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So I get the difference between global space (or world space, whatever you want to call it) and local space-- global space looks at locations in a 3D Cartesian Graph that has a fixed orientation/location which is independent of the objects within it while local space bases its 3D graph's orientation/location off of the object that that particular space belongs to. Then normal space is dragged into the mix and it gets confusing: I've tried to spot a difference between local and normal space by using the transformation orientation and, as best I can tell, normal space and local space operate with the same orientation/location.

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  • $\begingroup$ Related blender.stackexchange.com/questions/59107/… The normal transform orientation is explained in the tool tip. Test in edit mode, default cube, face select. With all faces selected the normals will sum to zero. Not sure what the fallback is in this case. In blender global space could be called "scene" space. (or local space of scene object) This is still somewhat arbitrary. If we model Earth in one scene and Mars in another we would most likely use planet origin as scene origin. $\endgroup$ – batFINGER Apr 16 at 5:58
  • $\begingroup$ @batFINGER This raises a question for me, too. Considering only triangles for a moment, Normal Z would be the cross-product of any two edges.. but how does Blender choose which vector to cross with Normal Z to fix Normal X (and subsequently, Normal Y?).. I can't find any correlation with vertex index, or loop index... $\endgroup$ – Robin Betts Apr 16 at 10:26
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    $\begingroup$ @RobinBetts for aligning object to anothers face normal orientation. blender.stackexchange.com/a/94047/15543 $\endgroup$ – batFINGER Apr 16 at 10:47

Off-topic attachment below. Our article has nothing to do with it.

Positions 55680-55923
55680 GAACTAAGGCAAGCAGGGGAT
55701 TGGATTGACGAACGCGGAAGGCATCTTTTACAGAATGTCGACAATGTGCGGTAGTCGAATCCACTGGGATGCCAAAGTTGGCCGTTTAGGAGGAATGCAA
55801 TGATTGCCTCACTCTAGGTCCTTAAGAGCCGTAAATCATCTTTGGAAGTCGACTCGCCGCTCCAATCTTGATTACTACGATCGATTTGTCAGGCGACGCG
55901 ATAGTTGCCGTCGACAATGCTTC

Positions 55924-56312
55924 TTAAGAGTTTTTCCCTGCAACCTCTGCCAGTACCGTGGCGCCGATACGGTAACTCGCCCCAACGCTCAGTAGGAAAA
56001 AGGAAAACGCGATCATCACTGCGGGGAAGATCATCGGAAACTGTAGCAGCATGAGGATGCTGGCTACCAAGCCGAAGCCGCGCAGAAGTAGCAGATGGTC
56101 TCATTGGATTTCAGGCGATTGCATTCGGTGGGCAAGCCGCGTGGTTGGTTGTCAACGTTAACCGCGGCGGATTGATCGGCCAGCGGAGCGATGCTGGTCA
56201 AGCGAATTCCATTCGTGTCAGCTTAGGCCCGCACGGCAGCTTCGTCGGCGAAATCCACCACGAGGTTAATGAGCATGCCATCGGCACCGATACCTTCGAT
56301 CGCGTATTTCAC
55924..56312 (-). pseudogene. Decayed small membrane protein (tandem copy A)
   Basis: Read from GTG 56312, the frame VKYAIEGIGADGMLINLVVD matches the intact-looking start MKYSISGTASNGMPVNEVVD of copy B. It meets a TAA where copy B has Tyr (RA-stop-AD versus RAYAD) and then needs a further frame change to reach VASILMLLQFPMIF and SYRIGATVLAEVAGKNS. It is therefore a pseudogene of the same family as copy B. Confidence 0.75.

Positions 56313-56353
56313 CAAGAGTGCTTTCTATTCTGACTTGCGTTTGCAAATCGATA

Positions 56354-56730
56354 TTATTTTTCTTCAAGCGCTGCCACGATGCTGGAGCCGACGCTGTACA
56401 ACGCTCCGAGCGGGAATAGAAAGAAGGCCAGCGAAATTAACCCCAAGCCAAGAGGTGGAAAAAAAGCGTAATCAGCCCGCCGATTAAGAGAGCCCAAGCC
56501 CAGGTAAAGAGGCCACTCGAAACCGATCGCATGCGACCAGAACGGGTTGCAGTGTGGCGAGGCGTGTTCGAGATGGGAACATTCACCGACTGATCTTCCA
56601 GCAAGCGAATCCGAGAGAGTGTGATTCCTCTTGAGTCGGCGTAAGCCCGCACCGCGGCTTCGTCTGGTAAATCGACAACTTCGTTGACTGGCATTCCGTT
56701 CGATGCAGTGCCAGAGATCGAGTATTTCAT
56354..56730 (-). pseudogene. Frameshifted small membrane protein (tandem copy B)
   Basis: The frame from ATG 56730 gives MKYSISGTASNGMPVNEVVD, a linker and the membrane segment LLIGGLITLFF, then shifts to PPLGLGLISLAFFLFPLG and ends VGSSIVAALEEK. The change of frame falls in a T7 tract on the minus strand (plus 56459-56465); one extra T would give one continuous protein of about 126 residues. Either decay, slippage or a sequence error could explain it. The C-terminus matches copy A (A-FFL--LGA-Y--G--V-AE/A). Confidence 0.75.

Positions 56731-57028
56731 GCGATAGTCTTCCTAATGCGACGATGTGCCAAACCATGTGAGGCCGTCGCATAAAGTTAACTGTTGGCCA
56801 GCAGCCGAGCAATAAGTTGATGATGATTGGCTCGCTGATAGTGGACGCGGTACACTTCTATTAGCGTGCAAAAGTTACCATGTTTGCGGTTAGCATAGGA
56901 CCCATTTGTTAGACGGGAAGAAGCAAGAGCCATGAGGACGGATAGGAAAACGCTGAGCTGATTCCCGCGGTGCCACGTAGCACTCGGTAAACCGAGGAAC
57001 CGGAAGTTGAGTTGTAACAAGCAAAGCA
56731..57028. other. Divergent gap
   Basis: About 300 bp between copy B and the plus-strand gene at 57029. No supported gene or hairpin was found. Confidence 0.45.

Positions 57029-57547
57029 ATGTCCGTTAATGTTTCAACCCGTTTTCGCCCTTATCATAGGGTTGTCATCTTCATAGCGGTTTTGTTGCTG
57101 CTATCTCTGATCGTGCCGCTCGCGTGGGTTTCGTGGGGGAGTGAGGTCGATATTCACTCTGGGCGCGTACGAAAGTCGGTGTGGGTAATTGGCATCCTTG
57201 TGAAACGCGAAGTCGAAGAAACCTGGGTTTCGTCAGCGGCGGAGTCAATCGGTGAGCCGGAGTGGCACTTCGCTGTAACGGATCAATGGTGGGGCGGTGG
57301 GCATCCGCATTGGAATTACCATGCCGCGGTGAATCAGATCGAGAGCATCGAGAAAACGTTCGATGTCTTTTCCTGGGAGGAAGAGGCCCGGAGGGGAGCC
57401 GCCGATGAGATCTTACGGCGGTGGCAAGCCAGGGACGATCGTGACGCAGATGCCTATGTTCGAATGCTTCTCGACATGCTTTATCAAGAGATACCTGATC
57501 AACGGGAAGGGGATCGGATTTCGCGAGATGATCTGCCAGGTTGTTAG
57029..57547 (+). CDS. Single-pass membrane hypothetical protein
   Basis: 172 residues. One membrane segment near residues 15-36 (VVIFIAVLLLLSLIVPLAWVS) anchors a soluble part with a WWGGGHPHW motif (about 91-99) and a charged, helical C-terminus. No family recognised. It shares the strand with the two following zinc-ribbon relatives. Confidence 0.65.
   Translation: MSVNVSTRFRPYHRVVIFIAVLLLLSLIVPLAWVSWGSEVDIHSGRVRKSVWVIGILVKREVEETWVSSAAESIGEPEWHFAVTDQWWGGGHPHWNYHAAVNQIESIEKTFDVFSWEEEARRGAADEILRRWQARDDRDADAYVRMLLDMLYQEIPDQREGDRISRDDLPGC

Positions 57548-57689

• $\begingroup$ ahhh.. the calc_tangent_edge methods look as if they might be clues.. thanks. it's time I committed myself to rifling through Blender's code.. learning to navigate it would be a big challenge, though... $\endgroup$ – Robin Betts Apr 16 at 11:46
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Probably your confusion derives by using a cube as example, which is an ultra regular object. Try Suzanne instead: the difference between local and normal is evident. The normal is calculated by the average of all normals of selected faces.

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  • $\begingroup$ It's funny because I actually did use a different object after the cube, I used a cone that I set up with 3 vertices (in the settings, physically the object has 4 verts including the top one) so that I got a tall tetrahedron (I don't know the term for it, isosceles tetrahedron?). I guess the default settings for a cone on a tetrahedron result in an ultra regular object as well. $\endgroup$ – thepufferfish Apr 16 at 23:47

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